Posted 6 years ago
I have this piece of jewelry returned to the seller although I think it is beautiful. I still do not get it off this page because:
The seller sold it as an ornament of Berlin Iron from the early 18th century but I discovered it is a modern example of an old original of an old example. This is a so-called re-casting But the mold is completely copied to a mold of the early 18th century. This is very hard to see but the "modern" pin on the back of this brooch is impossible to attach to an old cast iron ornament. Hence, I have discovered this.
So if you are want to purchase a Berlin Iron (Silesian meshwork) jewelry be very carefully and be well informed! ! !
This was my original description as they sell it to me when I placed it on CW:
This Brooch was designed by Simon Pierre Devaranne in the year 1821. One already poured this jewelry in this time, in order to exchange it against golden jewelry and to fill with it the war cashes of Prussia in the liberty wars against Napoleon. One decorated oneself with a jewel from iron faithfully the slogan: “I gave gold for iron”, in order to lend to its patriotic conviction expression. As much to the historical background.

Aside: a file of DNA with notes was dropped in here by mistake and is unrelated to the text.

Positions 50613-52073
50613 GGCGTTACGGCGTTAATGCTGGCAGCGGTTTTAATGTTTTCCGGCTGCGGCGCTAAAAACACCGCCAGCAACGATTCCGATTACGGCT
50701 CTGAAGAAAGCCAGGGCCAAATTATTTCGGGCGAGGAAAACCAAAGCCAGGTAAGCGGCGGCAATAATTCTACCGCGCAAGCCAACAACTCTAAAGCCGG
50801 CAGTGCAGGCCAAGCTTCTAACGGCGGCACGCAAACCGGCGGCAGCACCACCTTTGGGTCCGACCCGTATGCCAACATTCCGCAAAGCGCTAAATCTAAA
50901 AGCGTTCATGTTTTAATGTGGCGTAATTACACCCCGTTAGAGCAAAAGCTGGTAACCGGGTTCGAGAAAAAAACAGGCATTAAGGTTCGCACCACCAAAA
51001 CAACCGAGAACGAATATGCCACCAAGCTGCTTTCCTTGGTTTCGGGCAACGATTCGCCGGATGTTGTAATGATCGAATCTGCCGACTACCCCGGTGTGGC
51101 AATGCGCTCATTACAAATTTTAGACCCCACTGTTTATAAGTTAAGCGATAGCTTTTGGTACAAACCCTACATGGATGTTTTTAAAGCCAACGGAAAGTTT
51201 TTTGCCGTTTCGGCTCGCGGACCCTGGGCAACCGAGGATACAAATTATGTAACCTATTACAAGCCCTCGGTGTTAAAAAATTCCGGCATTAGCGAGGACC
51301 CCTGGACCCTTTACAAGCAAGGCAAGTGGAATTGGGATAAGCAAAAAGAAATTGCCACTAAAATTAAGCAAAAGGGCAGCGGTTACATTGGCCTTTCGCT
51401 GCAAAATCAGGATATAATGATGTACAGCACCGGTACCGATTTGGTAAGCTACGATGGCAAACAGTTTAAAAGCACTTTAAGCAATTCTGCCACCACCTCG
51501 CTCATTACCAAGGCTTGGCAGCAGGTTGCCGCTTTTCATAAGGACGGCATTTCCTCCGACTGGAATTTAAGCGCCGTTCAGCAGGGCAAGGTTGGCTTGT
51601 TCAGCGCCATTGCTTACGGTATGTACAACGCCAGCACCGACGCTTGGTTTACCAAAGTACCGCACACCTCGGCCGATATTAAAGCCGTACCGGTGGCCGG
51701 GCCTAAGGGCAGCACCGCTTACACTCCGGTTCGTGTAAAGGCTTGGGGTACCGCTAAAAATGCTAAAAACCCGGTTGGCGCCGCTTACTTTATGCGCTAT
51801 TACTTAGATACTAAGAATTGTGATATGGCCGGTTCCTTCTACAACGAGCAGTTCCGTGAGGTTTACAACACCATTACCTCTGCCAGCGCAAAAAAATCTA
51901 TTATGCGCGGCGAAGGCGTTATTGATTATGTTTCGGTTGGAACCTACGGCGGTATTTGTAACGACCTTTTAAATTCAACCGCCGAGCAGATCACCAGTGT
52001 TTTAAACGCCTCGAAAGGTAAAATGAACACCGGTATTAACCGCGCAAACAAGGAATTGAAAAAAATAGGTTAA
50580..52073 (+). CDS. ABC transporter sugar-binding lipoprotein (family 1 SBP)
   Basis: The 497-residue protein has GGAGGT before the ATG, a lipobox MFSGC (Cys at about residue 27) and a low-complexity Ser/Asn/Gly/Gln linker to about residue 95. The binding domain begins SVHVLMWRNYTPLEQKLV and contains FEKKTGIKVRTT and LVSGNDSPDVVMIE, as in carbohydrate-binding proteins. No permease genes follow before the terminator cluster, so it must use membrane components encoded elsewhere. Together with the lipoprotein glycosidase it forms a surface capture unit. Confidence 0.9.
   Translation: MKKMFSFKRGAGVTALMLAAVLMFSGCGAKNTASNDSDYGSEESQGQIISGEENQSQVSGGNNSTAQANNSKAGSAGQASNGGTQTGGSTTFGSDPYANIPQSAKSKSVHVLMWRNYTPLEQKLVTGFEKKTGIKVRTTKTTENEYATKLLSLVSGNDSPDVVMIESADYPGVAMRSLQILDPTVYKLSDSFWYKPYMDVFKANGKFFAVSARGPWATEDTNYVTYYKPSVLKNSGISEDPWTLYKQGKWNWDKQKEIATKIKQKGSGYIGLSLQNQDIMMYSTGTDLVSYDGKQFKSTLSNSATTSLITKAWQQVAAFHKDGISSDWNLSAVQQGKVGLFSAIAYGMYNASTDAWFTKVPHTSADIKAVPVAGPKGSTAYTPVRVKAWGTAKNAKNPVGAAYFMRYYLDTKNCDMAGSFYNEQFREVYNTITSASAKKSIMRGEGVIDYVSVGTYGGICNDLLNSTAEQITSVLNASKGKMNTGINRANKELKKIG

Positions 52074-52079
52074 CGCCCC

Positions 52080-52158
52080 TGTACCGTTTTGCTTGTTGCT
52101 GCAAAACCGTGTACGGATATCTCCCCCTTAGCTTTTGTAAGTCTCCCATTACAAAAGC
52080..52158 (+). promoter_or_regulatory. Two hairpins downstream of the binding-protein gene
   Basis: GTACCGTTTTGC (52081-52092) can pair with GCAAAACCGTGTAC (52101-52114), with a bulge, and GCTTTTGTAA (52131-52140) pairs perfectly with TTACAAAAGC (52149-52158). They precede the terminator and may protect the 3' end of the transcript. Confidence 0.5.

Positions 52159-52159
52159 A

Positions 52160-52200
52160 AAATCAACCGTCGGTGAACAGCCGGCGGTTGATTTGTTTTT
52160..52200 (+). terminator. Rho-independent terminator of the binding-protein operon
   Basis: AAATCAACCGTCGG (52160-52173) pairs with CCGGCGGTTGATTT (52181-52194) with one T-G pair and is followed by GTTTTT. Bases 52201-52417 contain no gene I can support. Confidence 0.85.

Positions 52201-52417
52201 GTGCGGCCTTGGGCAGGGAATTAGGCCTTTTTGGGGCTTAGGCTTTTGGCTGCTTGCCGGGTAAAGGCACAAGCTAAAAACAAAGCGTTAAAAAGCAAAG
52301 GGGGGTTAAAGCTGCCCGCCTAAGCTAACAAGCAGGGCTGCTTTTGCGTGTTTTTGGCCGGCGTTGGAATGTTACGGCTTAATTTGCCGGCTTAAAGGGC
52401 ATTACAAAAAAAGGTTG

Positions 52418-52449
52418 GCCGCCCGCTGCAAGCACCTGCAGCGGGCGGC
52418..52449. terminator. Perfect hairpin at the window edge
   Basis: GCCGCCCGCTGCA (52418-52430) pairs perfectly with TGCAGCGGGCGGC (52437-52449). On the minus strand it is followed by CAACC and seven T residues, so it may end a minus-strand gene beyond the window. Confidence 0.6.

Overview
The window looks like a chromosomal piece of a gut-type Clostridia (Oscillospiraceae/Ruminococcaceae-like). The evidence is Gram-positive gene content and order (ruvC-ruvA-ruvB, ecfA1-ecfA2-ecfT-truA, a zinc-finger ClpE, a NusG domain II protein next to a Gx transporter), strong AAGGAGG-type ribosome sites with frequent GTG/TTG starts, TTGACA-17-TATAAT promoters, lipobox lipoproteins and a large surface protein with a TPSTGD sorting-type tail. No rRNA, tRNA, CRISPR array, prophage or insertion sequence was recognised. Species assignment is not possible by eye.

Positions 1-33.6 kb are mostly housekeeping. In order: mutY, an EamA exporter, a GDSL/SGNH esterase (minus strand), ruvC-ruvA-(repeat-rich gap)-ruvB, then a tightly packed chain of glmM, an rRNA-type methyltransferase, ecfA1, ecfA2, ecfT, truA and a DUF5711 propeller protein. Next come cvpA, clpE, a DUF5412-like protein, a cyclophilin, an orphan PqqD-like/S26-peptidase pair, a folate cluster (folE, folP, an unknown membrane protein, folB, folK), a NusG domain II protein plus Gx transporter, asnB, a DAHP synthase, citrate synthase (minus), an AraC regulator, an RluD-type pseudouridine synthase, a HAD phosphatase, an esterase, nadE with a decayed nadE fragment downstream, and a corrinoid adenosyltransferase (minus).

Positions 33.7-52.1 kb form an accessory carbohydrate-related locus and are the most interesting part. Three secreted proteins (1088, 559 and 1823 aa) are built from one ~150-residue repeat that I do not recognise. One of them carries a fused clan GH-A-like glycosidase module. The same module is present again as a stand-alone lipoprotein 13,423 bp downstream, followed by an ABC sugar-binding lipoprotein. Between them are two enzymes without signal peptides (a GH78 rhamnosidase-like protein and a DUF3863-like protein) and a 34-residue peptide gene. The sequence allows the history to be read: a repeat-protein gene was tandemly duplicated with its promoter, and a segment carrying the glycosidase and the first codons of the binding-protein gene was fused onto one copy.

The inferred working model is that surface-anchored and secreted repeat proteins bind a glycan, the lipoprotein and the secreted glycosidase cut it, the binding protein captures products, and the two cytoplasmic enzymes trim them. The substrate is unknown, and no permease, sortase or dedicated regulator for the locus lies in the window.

Technically this 3.5 gram represents heavy and cast piece a undreamt-of challenge provided with 250 break-throughs. It applies to bring not only an extremely brittle material into a manufacture-technically difficult form in such a way to control but also its cooling from 1350° “ that a "jam everyday process of" piece of jewelry develops. The project uses a centuries-old hand-molding process, which operates with continuous model. As much to the technical side.
The aesthetic effect of this trinket speaks for itself and must be not further commentated. The measures are: width 60mm, length 35mm original was carried the Brooch also as such. In addition the pin with safety device serves. One can carry it in addition, as neck decoration, by pulling a necklace by the break-throughs of the wing ends.
If you want to know more about this kind of jewelry please look at the following links:
and the article by article by Ben Marks Senior Editor of CollectorsWeekly: